“A time mirror or ‘tidsspejl’ in Danish is associated with gazing into the future and considering where we want to go. We hold up a mirror, gaze into it and figure out what is needed to reach what we see.”
The statement above comes from Thomas Riise Johansen, Professor at the Department of Accounting and project coordinator of the new research project TIME MIRROR.
In short, the four-year project, which is a joint collaboration between researchers from the Department of Accounting and the Department of Organization at CBS, revolves around how and what companies can do to reflect the climate change challenges in their financial accounting, such as annual reports.
“We want to explore current practices and standards, document them systematically, and investigate how companies should account for climate change challenges, including the investments needed to tackle those challenges, and what is required to get companies to change accounting practices. We need standards and regulations that can both help and force the businesses to account for climate change challenges,” says Thomas Riise Johansen about the project that has received DKK 11,6 million from the Independent Research Fund Denmark.
He explains that, in recent years, companies have been shouldering even more pressure to initiate sustainability strategies and action plans, but there are no standards for how to report them in financial accounts.
“The stakeholders of companies will ask; what do these initiatives cost? What are the financial effects of them? How should companies account for them? It’s fine that companies announce goals such as carbon neutrality in a certain year, but it must be clarified and specified how these goals are reached and what are the financial consequences,” he says and continues:
“And we believe this project can contribute with such clarification. Not only to make accountants happy, but also to make companies take sustainability and accountability seriously.”
An impossible task
More and more companies are announcing their plans to reach net zero emissions in 2050 and become carbon neutral, but Thomas Riise Johansen foresees various challenges related to how climate risks may impact valuations and provisions in the balance sheet.
It’s about identifying the hurdles we need to remove to move onThomas Riise Johansen
“Climate risks affect the financial accounts, and in different ways. Let’s say that parts of the production run on diesel. Maybe two years ago, the accountants estimated that the production would last for another 20 years, but now it is irresponsible to keep running on diesel, and this will affect the write-offs,” he says and continues:
“The project also aims to envisage how to put the costs of removing carbon emissions in the future in the financial accounts of the present. This requires serious investments, and the question is how these costs are made visible to stakeholders in the financial accounts, such as in the form of balance sheet provisions. This might help revealing whether companies are viable in the longer term.”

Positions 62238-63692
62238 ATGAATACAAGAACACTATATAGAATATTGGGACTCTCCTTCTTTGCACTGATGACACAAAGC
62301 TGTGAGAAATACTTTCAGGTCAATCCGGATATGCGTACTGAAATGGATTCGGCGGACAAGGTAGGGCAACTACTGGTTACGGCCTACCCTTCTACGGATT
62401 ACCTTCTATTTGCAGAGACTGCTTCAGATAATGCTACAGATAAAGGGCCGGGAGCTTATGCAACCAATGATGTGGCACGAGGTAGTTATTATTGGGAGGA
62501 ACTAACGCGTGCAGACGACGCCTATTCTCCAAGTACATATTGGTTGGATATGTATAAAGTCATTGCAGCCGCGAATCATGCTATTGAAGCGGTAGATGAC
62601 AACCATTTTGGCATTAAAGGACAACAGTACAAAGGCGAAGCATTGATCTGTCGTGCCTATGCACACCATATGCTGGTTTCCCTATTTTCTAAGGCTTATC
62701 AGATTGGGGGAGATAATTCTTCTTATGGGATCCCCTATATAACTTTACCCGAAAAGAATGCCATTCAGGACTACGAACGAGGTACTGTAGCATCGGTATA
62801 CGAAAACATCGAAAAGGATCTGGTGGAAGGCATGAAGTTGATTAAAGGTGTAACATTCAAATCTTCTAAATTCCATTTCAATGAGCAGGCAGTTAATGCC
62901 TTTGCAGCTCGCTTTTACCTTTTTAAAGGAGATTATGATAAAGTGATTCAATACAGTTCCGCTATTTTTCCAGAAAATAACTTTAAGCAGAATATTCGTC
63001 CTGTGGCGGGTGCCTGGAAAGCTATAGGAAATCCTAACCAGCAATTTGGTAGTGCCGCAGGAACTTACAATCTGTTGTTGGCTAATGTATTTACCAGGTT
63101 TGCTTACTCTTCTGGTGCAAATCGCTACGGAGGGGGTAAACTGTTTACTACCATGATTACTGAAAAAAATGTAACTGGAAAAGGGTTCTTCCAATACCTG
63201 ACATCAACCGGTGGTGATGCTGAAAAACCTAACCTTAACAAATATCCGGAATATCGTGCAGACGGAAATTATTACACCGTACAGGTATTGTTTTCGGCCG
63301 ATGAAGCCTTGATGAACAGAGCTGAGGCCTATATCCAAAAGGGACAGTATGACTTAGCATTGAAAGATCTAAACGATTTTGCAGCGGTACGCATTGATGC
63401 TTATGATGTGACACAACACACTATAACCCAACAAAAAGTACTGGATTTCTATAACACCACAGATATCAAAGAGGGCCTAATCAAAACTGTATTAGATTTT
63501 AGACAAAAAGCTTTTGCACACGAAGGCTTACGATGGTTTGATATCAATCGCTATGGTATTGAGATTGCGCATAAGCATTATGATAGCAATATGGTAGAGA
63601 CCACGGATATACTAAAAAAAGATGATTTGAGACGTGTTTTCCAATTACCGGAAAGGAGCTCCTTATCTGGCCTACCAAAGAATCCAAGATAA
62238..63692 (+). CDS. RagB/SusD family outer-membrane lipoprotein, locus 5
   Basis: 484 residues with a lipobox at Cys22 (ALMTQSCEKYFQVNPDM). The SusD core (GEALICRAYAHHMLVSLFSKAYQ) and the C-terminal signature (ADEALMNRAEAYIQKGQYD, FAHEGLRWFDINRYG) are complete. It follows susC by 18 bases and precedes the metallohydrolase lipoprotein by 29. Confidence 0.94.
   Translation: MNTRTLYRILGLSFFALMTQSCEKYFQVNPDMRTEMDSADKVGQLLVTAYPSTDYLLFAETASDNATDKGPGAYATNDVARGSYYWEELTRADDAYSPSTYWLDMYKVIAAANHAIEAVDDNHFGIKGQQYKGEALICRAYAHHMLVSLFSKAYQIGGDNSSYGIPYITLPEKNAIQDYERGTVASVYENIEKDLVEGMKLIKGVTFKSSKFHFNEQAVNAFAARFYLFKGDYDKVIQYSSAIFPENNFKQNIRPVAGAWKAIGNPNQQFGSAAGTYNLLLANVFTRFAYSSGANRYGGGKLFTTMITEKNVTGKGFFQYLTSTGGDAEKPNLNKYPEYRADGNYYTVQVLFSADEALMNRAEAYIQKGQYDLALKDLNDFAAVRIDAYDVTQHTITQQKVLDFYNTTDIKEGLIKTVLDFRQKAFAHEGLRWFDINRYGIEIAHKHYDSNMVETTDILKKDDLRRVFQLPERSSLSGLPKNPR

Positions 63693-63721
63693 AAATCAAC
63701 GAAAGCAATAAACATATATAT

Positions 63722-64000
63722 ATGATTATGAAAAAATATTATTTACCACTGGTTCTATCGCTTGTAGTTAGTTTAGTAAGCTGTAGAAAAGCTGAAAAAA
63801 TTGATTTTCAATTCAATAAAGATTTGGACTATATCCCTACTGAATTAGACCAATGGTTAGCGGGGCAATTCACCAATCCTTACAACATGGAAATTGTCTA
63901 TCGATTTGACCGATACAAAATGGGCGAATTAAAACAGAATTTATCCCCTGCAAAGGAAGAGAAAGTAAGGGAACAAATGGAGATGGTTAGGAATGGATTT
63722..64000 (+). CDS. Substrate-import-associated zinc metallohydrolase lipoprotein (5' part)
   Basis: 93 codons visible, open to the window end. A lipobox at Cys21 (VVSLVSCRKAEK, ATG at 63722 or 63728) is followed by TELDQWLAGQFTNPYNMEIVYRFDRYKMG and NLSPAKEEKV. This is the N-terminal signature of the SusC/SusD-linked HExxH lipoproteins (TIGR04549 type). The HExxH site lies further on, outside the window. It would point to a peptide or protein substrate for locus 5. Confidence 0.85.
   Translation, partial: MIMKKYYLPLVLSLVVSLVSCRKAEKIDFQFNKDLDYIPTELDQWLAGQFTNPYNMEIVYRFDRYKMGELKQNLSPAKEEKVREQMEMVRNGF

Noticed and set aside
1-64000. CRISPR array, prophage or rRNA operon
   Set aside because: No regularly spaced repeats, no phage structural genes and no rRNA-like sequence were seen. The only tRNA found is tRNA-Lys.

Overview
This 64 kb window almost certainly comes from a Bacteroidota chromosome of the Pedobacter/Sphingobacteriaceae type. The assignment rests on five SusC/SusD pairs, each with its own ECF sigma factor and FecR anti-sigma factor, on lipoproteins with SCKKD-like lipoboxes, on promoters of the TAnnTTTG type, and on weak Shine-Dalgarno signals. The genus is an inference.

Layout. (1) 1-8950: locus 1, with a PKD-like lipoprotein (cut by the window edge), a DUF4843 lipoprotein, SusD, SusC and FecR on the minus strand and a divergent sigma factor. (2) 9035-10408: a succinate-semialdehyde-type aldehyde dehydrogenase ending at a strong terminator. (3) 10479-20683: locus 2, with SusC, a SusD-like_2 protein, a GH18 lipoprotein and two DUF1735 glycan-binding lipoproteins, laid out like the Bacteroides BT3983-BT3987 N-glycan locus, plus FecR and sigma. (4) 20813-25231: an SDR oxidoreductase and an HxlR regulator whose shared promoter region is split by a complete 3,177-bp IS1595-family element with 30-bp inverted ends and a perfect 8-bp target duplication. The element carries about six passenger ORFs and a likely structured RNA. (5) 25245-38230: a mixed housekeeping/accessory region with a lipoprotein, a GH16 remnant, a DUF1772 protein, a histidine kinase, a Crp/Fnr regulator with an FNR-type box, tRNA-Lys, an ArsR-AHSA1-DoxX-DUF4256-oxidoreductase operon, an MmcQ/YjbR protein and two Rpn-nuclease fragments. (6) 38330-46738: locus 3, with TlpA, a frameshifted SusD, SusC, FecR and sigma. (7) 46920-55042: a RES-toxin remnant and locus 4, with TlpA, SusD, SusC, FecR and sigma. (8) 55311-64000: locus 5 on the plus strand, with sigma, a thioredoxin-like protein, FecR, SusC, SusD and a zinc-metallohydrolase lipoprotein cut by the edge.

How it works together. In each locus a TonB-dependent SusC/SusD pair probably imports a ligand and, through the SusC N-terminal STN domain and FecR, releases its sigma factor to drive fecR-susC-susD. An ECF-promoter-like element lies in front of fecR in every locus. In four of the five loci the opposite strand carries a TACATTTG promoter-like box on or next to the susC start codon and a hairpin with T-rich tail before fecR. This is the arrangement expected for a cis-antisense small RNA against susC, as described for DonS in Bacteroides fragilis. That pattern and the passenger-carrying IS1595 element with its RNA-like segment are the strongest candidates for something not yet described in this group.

He points out that some companies are already incorporating climate change challenges into their annual accounts, including reporting on CO2 emissions, but the question is: when is it good enough?
“When discussing the climate, sustainability and CO2 emissions, drawing a line can be difficult. One thing is accounting for your own production’s CO2 emissions, but what about your suppliers? Do you need to take their CO2 emissions into account as well, and how do you calculate them? It is difficult enough to account for an to deal with measurement uncertainties of your own direct emissions. Just imagine if you had to account for your subsuppliers’ financial accounts in your own annual report. Then it becomes extremely complex,” he says.
Thomas Riise Johansen acknowledges that developing standards and tools for reporting on climate change challenges might seem an “impossible task”, nonetheless “we must tackle this”.
Therefore, he hopes that the project can help clarify what the green transition will cost, as well as figuring out ways to make the companies accountable, and this is where the organizational researchers enter the picture.
“We must also consider the different actors and stakeholders involved. Experts, investors and NGOs, who are all key actors, might be agents that support and push for green accounting standards. It is important to understand how this dynamic between agents, accounting standards and companies can contribute to the green transition,” he says.
Personally, Thomas Riise Johansen, who has been involved in research on sustainable accounting for years, will be studying the underlying reporting systems and measurements that decide what goes into the annual report and what barriers exist to making companies accountable for reporting climate change challenges.
“It’s about identifying the hurdles we need to remove to move on,” he says.
In total, 11 researchers will be working on the TIME MIRROR project; five professors, two associate professors, two assistant professors, and two PhD fellows.